When I audit a service I come across the problem I have to figure out what is the product a website is using, to search for possible vulnerabilities afterwards.

What I do is to look for server responses using a proxy like Burp, or taking a look to the source code, but there are cases I have skipped a technology, because I didn't know the name was in the code, or maybe a certain product has a default login page, or some features in the code, that, if you don't have experience and have encounter them first, it is impossible to figure out what the product is.

How to do that in a proper way? How to automatize this task?

  • 4
    Possible duplicate of How to find out what programming language a website is built in? Mar 18, 2016 at 11:57
  • 1
    Not sure that it's a duplicate - in this case, it appears (from reading between the lines) that the OP is looking for tools that would help with, say, detecting the use of a specific CMS or shopping cart system, rather than the underlying language.
    – Matthew
    Mar 18, 2016 at 12:23
  • exaclty, I need, from a website, for example, get the vendor, product and (if posible) version. For example, automatically get the page is using a Drupal version X or a jQuery version X..... this is what I need
    – aDoN
    Mar 18, 2016 at 12:48
  • 2
    I suggest you read up on "Wappalyzer" as answered in How to find out what programming language a website is built in?
    – LvB
    Mar 18, 2016 at 13:16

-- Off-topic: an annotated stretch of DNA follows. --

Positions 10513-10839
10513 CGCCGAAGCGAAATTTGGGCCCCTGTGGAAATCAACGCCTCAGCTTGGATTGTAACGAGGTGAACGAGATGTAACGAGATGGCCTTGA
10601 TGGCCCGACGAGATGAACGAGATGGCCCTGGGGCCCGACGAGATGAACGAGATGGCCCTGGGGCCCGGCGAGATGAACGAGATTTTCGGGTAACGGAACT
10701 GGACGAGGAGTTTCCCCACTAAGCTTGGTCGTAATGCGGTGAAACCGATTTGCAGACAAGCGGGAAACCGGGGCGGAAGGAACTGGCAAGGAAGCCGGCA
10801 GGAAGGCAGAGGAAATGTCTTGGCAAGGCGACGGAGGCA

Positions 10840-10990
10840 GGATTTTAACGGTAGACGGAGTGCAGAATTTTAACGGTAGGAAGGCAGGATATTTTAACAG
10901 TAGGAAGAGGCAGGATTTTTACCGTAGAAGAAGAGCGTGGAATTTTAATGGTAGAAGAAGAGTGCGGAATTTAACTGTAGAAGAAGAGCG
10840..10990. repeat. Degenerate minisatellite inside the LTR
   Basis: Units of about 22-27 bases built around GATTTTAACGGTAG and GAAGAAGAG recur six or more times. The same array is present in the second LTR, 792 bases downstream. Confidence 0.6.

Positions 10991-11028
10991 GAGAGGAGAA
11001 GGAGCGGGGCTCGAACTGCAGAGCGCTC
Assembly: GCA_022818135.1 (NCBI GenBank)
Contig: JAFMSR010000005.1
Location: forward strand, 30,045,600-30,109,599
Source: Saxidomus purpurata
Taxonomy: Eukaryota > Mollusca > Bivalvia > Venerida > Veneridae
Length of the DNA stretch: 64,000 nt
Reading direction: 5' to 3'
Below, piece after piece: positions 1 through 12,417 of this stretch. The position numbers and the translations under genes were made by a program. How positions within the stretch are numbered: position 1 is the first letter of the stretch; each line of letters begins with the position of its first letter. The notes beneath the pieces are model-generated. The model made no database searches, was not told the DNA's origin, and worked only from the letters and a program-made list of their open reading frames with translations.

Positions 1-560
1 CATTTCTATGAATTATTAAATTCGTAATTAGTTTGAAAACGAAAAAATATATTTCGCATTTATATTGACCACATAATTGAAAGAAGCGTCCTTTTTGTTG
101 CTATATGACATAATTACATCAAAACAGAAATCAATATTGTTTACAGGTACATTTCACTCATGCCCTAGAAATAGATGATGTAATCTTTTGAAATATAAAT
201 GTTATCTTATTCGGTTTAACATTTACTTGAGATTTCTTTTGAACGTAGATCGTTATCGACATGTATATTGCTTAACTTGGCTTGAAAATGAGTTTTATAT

• While the question is not a duplicate, the answers are generally the same
    – schroeder
    Mar 18, 2016 at 16:10

1 Answer 1


During the analysis of a host you have to distinguish between two different approaches: Identification of products (e.g. Apache/IIS) and identification of technologies (e.g. PHP/ASP). The identification of these is similar in methodology but differs in technological details.

Many products announce themselves in welcome-banners, about sections and help mechanisms. Using and browsing an application with open eyes allows such an enumeration.

Some applications/technologies have specific optical characteristics. For example the HTML source of popular CMS is having a typical structure and is using repeating JS file names or CSS classes. Analysing these is called application fingerprinting.

There are some dedicated implementations for automated fingerprinting available. For example httprint and HTTPrecon for Webserver and HTTP header. There are other tools for other technologies too. Nmap is providing the argument -sV to enable version detection for different services/protocols based on fingerprinting techniques. This works very well.

Check out the OWASP according chapters for additional details and examples regarding web analysis.

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